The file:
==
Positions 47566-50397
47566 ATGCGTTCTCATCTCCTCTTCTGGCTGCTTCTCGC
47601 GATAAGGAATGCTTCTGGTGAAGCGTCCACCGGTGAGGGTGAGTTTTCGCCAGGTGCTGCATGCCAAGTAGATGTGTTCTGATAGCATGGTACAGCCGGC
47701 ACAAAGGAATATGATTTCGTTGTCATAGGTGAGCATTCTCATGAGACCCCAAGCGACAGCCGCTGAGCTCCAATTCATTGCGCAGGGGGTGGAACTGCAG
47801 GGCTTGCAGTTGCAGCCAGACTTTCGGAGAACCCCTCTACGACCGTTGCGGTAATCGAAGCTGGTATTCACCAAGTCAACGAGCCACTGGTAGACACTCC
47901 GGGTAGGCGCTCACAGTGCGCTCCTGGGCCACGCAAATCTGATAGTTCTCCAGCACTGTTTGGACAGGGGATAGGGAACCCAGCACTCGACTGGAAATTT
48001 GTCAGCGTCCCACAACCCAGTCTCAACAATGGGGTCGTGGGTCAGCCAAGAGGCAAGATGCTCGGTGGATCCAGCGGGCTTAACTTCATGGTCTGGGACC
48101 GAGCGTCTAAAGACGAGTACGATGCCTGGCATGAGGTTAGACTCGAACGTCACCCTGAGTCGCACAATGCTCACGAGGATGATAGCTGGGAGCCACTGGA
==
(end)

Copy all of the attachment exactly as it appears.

Positions 47566-50397
47566 ATGCGTTCTCATCTCCTCTTCTGGCTGCTTCTCGC
47601 GATAAGGAATGCTTCTGGTGAAGCGTCCACCGGTGAGGGTGAGTTTTCGCCAGGTGCTGCATGCCAAGTAGATGTGTTCTGATAGCATGGTACAGCCGGC
47701 ACAAAGGAATATGATTTCGTTGTCATAGGTGAGCATTCTCATGAGACCCCAAGCGACAGCCGCTGAGCTCCAATTCATTGCGCAGGGGGTGGAACTGCAG
47801 GGCTTGCAGTTGCAGCCAGACTTTCGGAGAACCCCTCTACGACCGTTGCGGTAATCGAAGCTGGTATTCACCAAGTCAACGAGCCACTGGTAGACACTCC
47901 GGGTAGGCGCTCACAGTGCGCTCCTGGGCCACGCAAATCTGATAGTTCTCCAGCACTGTTTGGACAGGGGATAGGGAACCCAGCACTCGACTGGAAATTT
48001 GTCAGCGTCCCACAACCCAGTCTCAACAATGGGGTCGTGGGTCAGCCAAGAGGCAAGATGCTCGGTGGATCCAGCGGGCTTAACTTCATGGTCTGGGACC
48101 GAGCGTCTAAAGACGAGTACGATGCCTGGCATGAGGTTAGACTCGAACGTCACCCTGAGTCGCACAATGCTCACGAGGATGATAGCTGGGAGCCACTGGA